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The House of Silk

(Horowitz's Holmes #1)

3.98  ·  Rating details ·  43,302 ratings  ·  4,557 reviews

It is November 1890 and London is gripped by a merciless winter. Sherlock Holmes and Dr Watson are enjoying tea by the fire when an agitated gentleman arrives unannounced at 221b Baker Street. He begs Holmes for help, telling the unnerving story of a scar-faced man with piercing eyes who has stalked him in recent weeks.

Intrigued, Holmes and Watson fin
Paperback, 422 pages
Published September 11th 2014 by Orion (first published November 1st 2011)
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Campbell See, I disagree. I think the style, the authorial voice, is dead-on Conan Doyle. It's as close to ACD as anyone has ever come. Where it differs is in …moreSee, I disagree. I think the style, the authorial voice, is dead-on Conan Doyle. It's as close to ACD as anyone has ever come. Where it differs is in the choice of subject matter, and that comes down to the more liberal (in its literal sense, all politics aside) nature of society at the beginning of the 21st century.

But that's a minor disagreement. It's a fantastic book and I highly endorse your recommendation.(less)
Alice Actually it was a fun read, interrupted with station stops, coffee breaks, and lunch. You could put the book down and pick it up whenever you felt lik…moreActually it was a fun read, interrupted with station stops, coffee breaks, and lunch. You could put the book down and pick it up whenever you felt like it without missing a beat. A perfect train book!!(less)
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Average rating 3.98  · 
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I knew I had to read more Horowitz after the grand thrill that was Magpie Murders. While by no means a Sherlock Holmes aficionado, I would still call myself an admirer of Arthur Conan Doyle’s work, having read several of his stories in the past. If Doyle’s estate deemed Horowitz worthy of adding a new novel to this master’s canon, then I certainly was on board with it. I am not a writer, but if I were then I would never presume to replicate an author’s work to the extent that my writing was indi ...more
Sean Barrs
A brilliant 4.5 stars- Horowitz has (somehow) breathed new life into Sherlock Holmes!


When reading this I could imagine that Conan Doyle would be proud of Horowitz’s attempt at Holmes. He has delivered it in such a way that it could easily fit into the Sherlock Holmes story arc and be read with as much joy as the original novels. Indeed, this is as every bit as good as the classic Sherlock Holmes novels that I’ve already read. This really is fan fiction at its finest.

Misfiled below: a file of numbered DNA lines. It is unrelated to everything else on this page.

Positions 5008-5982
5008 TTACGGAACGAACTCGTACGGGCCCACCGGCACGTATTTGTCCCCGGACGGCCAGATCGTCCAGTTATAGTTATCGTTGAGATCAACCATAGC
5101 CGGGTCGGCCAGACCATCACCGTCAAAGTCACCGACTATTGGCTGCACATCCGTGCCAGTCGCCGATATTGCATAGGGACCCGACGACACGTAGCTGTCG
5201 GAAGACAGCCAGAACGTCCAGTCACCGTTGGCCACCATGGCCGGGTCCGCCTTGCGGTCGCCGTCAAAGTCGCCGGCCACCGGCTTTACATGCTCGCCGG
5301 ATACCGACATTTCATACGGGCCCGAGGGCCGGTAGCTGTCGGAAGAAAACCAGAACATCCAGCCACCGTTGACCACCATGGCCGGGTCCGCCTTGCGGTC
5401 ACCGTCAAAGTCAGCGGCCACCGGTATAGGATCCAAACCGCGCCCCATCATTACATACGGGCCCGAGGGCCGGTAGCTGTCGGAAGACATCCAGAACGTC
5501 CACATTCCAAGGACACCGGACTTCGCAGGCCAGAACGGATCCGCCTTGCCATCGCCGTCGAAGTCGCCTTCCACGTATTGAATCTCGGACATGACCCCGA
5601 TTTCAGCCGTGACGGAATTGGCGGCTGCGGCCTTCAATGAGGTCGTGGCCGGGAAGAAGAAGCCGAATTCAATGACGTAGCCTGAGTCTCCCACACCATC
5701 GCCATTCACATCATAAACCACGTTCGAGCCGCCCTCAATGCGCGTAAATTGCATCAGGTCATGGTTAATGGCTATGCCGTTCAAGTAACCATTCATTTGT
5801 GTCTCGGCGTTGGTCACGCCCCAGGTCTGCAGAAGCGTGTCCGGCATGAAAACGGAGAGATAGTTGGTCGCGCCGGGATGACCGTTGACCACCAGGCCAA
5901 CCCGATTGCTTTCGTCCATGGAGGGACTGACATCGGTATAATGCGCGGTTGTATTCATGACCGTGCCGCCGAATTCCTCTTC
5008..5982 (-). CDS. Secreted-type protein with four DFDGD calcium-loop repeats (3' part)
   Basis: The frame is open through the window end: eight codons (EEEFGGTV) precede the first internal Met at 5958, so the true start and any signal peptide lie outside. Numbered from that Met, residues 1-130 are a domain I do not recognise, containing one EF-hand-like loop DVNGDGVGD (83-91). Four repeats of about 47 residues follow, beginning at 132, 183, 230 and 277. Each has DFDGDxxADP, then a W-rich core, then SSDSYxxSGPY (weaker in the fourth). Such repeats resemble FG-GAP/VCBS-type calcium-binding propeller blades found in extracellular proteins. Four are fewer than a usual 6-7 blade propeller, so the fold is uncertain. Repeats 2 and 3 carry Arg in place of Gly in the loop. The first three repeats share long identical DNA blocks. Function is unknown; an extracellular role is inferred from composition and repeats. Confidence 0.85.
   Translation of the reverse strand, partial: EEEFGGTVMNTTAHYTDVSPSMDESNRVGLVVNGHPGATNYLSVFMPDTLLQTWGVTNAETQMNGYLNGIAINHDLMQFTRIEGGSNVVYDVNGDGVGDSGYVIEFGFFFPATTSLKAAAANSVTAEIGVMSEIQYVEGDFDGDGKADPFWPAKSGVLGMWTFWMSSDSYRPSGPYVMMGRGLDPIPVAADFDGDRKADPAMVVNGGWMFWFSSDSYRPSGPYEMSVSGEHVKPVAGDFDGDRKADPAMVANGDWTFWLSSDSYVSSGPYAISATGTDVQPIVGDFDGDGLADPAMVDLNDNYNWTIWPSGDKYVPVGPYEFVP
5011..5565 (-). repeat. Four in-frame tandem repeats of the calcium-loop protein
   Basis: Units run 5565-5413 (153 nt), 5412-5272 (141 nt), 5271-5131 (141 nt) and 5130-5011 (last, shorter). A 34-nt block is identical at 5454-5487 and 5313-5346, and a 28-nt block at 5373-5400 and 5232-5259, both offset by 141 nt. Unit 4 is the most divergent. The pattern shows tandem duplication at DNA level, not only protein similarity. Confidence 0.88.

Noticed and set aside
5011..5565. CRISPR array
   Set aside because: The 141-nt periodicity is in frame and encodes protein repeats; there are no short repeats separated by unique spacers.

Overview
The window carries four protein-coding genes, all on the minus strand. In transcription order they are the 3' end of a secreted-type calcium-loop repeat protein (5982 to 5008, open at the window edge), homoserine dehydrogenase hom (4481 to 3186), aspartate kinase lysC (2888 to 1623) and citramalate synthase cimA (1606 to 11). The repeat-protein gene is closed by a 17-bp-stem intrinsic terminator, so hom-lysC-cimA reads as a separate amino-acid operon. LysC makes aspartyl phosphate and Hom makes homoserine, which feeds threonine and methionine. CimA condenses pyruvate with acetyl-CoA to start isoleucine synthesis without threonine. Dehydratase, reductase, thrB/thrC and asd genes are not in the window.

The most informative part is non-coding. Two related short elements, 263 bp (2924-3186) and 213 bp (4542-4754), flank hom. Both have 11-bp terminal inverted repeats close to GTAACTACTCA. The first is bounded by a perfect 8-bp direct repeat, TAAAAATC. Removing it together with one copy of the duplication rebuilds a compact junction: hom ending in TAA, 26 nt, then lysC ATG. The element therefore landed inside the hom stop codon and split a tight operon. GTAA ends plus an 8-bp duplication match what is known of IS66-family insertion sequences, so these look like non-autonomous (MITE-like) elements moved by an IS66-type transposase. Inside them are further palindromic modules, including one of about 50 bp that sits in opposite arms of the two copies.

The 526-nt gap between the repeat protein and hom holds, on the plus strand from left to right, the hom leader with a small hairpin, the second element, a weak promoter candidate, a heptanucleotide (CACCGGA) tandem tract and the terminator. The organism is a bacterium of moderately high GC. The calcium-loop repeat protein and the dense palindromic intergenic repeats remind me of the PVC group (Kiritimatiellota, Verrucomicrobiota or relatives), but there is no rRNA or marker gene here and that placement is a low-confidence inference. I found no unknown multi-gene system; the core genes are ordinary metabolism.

Sherlock Holmes is such
Sanjay Gautam
Jan 07, 2014 rated it really liked it  ·  review of another edition
It took me a while (perhaps three years) to pick this book from my shelve, and read. I was actually skeptical about this book. On seeing the pastiches of Sherlock Holmes there's always one question that comes to my mind: Could this new author be at par with Sir Arthur Conan Doyle (let alone surpass him)? This book, I accept, does not come at par with the original for die hard fans of Sherlock Holmes. But its not bad either. And to be honest, I liked the story that Horowitz has woven. Its a very ...more
Nov 25, 2018 rated it it was amazing  ·  review of another edition
Shelves: xx2018-completed
I purchased this eBook approximately 6 months after it was published – and it has taken me 6 years to finally get around to reading it. Even though I love Anthony Horowitz’s writing. Even though I enjoy the appeal of Sherlock Holmes and Dr. Watson as much as any lover of Golden Age of Mystery stories. Time does have a way of getting away, and great books are flooded by more great books every single day. As a reader, this makes me very happy – time is far more elastic than we might think, and thi ...more
Oct 13, 2012 rated it it was amazing  ·  review of another edition
Shelves: top, i-said, lod
There is so much more to the reading experience than the mere consumption of words on a page.

No…. I love me the look and feel and smell of an actual book. My mind remembers these things, the cover art, the heft and sense of the page, how some fall open and give them selves up to you while others can be heavy, cumbersome, high maintenance reads. I remember the print or type face, whatever the right term is, my mind is able to recreate these images and sensations as I recall a particular experie
Jonathan Terrington

I tip my hat off to you Anthony Horowitz. Having loved your Alex Rider novels because of their brilliant plotting I now see that you are capable of turning your hand to constructing an incredible Sherlock Holmes novel.

In an age where to the majority of people Sherlock Holmes means either Benedict Cumberbatch or Robert Downey Jnr it is refreshing to see some who still recall that Holmes was first and foremost one of the greatest creations of literature. Few who know that still don't know that it
As an avid fan of the author’s books, Magpie Murders, The Word Is Murder, and The Sentence is Death, I was anxious to read this one. Horowitz received approval from Arthur Conan Doyle’s estate to write a new Sherlock Holmes novel, and this book was the result.

I confess that I have not read a Sherlock Homes book, so I have nothing to compare this one to, but in typical Horowitz fashion, it was well-written and I trust the author stayed true to the characters. I found the dynamic between Holmes a
Aug 05, 2015 rated it really liked it  ·  review of another edition
Much game has been afoot post-dating Arthur Conan Doyle’s brilliant creation. As everyone knows, countless movies, books and shows have been produced featuring the great detective with varying degrees of consistency. But before Anthony Horowitz, none had had the blessing of the ACD estate. Why him, you may ask? I suspect it has something to do with the fact that he’s very good – a professional writer since the age of 20, an OBE honoree, creator and writer of one of my favorite TV series ever (Fo ...more
May 01, 2018 rated it really liked it  ·  review of another edition